Design Mentor at Visa Beyond Plastic Design Jam
Support a team competing to win the Visa 48-hour Design Jam, designing the future of retail or in-car payments.
As mentor I coached, facilitated and taught. I gave them techniques to generate ideas, manage time and stay aligned.
The team came up with a really cool concept for purchasing clothes from a shop without queueing, based on the idea: “what if you could leave without paying?”. I was super proud of what the team achieved. It was impressive to see an idea emerge from nothing to research, prototype and pitch in 48 hours. It was also a great learning experience for me to practice coaching, and observe my techniques in use by others.
I received this feedback from a team member:
Jamie was an excellent design mentor at the Visa Design Jam. He had a lot of passion and creativity, and that really pushed us forward as a team. He kept the focus on the key challenges we wanted to solve, and guides us through a solid creative process. We created a product in the end that was very well received by the jury.
The weekend format split into four phases, with checkpoint presentations after each:
1. Ideation and problem solving
I helped the team realise that they were coming up with a mixture of problems and solutions, without a connection between the two at times. I drew two columns on a flipchart so we could separate problems from solutions and see if any were unpaired. By the end of this the team had chosen a really compelling problem/solution pair: “Avoid queues / Pay without the till”. I was so excited by this problem, it felt valuable, ambitious and real.
The first checkpoint required presentation of a persona, but didn’t specify the format, so I suggested the proto-persona format and helped them create one.
2. Research and validation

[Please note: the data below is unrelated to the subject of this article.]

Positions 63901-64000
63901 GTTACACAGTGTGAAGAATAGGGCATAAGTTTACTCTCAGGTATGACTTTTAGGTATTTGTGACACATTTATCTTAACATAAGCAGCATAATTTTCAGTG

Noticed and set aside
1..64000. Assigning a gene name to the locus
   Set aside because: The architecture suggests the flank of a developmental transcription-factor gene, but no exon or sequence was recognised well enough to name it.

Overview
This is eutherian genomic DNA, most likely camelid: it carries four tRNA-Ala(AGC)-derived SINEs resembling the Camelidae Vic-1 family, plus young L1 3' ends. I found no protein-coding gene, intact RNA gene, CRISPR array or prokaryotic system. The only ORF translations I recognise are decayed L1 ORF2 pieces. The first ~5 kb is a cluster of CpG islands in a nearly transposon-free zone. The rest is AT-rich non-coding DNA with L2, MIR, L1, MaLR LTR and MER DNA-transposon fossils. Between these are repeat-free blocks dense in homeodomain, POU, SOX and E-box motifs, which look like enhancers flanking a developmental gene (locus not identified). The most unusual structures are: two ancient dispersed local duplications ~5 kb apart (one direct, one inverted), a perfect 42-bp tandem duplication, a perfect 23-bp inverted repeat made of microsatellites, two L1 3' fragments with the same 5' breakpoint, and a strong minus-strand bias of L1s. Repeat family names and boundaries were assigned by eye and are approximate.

I helped the team to list out and prioritise the most risky assumptions, and design interview questions to ask people on the street. I taught them what makes good research (open questions, not asking people to predict future behaviour). This was extremely rapid-fire research design and execution, but nonetheless the team felt the problem was validated, and learnt some things that caused them to adjust their persona and their solution.
In phase three the team needed to construct a compelling prototype for the pitch later. I saw they had too many competing or complimentary ideas to solve the problem. I introduced story mapping, asking them to decide what’s the bare minimum, and what could be an optional extra. Separating out a core from optional extras that could be mentioned as future enhancements helped people let go of their good ideas and brought alignment and focus to the team.
Once we had a strong backbone of a storymap, I encouraged the team to sketch out a storyboard so we could all see and agree what the flow would be, and what parts would need to be prototyped.
The team handled the prototyping without much of my help, including creating this really cool flipbook showing the different states of the mobile UI. A gym lock was our first low-fi prototype for unlocking an item of clothing using a code that appears in the app. But through prototyping this we learned that typing a code felt too clunky and we really wanted to present the more ambitious vision of using RFID to unlock clothes.
I asked the team to practice the pitch early, just halfway through the prep time even though it was clearly not finished. In practising it became clear which parts were strong and which were weak and that helped focus the team where to put the rest of the preparation energy.
I learned over the course of the two days that most of the techniques that I’ve considered design techniques (problem-solution matrix, persona, story map etc) were actually more valuable as alignment techniques. Whenever I felt the team were misaligned, finding an exercise to generate a shared visual artefact really helped resolve things.